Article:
« EelmineJätka »
had two hives of bees, stand included, knocked 1. 11. Why can a few of each sort live equ down to her for six shillings. Some of our old
in either? fashioned auctioneers demand a shilling per head
l. In the case of fresh-water fish. Submitted :for all live stock, as a sort of deposit, and no sooner
Cannot the component parts of salt water, or par. did the hammer fall, than the auctioneer, a merry
ticles of the different salts, so affect the gills that old fellow, and almost as fat as Daniel Lambert,
they get incrusted (if I may use the word) theredemanded from the old woman a shilling a piece for
with, and thus prevent the required amount of oxyevery bee in the hives. But he got his answer in.
gen coming in contact with the blood ? Or, is it stantly, “ Then yo' mun count 'em.”
not possible that the blood itself may become imThe pretty rye brome-grass (Bromus secalinus) and
pregnated with saline particles, which prove fatal the Darnel (Lolium temulentum) are both very com
to life? or, if impossible for such salts to enter thus mon in some parts of Cheshire. The former is
into the system, may not these particles on coming known by the name of “ Drook.” A labourer once
in contact with the gills, decompose and unite with told me that Drook was degenerated oats, and as a
the oxygen, and thus cause death ?-Next, as to convincing proof said that it was only found growing
salt-water fish dying in fresh water. May not the amongst that grain, and that Darnel was degene
very absence or want of these salts in the system rated wheat, and was never found amongst oats, destroy life? or, the action of these soluble particles but I do not know whether this belief is very on the Jaminæ may cause a muscular irritability general in Cheshire. I could not persuade him that indispensable for the exhaustion of oxygen, and if he was mistaken, but a very little observation would deprived of which the active principle ceases, and at least have shown him that drook is quite common death ensues ? amongst wheat, and darnel amongst oats. Our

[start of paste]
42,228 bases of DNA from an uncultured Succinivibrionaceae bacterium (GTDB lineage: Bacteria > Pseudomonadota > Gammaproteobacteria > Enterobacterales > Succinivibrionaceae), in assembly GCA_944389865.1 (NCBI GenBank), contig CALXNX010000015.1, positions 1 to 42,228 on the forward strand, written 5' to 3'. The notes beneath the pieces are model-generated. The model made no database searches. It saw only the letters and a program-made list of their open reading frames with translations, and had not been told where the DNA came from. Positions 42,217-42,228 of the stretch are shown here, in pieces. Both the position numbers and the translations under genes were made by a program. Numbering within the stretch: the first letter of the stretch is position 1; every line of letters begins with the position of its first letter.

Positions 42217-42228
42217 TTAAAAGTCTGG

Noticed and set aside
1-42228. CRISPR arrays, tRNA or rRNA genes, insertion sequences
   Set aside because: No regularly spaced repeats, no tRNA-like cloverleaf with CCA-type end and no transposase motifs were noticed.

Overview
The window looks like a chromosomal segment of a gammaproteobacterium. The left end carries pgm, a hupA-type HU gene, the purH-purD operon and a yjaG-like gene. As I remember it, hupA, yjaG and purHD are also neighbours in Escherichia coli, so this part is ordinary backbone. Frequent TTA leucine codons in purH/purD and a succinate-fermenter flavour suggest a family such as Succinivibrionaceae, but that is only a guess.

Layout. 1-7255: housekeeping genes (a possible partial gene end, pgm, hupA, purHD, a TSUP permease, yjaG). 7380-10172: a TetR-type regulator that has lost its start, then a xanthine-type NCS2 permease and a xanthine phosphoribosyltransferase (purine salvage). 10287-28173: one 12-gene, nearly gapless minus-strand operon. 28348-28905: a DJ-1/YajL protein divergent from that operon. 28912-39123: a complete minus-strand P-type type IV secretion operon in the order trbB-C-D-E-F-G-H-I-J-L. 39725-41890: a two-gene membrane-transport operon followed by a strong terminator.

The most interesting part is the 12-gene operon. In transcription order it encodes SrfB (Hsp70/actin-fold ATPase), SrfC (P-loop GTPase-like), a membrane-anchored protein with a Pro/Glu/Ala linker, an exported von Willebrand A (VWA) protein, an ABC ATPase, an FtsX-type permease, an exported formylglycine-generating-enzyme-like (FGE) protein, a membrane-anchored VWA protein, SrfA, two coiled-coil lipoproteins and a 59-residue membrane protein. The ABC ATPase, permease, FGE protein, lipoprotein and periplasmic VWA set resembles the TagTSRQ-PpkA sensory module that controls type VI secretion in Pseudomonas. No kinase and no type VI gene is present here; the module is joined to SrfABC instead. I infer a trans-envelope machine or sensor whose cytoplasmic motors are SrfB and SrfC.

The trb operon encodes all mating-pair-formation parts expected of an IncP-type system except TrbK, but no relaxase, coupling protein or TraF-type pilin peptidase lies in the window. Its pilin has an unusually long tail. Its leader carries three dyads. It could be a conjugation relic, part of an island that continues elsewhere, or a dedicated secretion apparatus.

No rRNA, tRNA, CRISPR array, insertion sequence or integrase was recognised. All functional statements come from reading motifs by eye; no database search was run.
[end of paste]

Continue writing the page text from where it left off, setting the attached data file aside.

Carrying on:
2. Where fish live in either fresh or salt water, labourers, although they have nature's works con such as the salmon, stickleback, eel, mullet, &c., is stantly spread out before their eyes, only distinguish it not possible that with these and a few others, plants (unless it may be medicinal ones) by very they may have the power of disengaging or throwing superficial characters; but they may be pardoned off those salts from the gills when exposed to their for thinking that a drooping panicle of brome-grass action ? or, if admitted into the system, absorb them is somewhat akin to oats, and the stiff spike of without functional derangement ? Or else, will the grain-bearing darnel is related to wheat.
salt-water fish, when deprived of these salts, be able ROBERT HOLLAND. to exert more muscular power and increased re
spiration, and thus obtain the necessary supply of STICKLEBACK IN SALT WATER.
I am aware that objections may be raised to TN answer to your correspondent F. S., I have
placing the above-named fish under the same cateI myself tried similar experiments last year on
gory, as the salmon and eel are essentially nugatory both the three and ten-spined Sticklebacks, and
and require both conditions for their well-being, found both species alike would live and thrive in
whereas the mullet is a salt and the stickleback a salt as well as fresh water. I was induced to try
fresh-water fish. But I have done so advisedly, to these experiments from having obtained several
bring under notice the difficulties (at least to me) of full-grown specimens of the three-spined out of the
fixing a theory where different conditions have to sea in shrimp-nets (vide Couch), which in two cases
be brought under the question—“How do these were full of well-matured roe, but never met with
fish live in either water without visible inconvea ten-spined one under those circumstances. There
nience ?” Might not the microscope reveal that are several small streams which contain these fish,
the gills of different species of fish vary; and, if so, running into the sea, and probably they were thus
even in an infinitesimal degree, taking into considercarried down.
ation the immense area exposed to the action of the But the last part of your correspondent's letter
water, * that variation might produce entire change deserves much attention and close investigation as
in the natural economy of the fish ? of much interest to ichthyologists. I shall not pre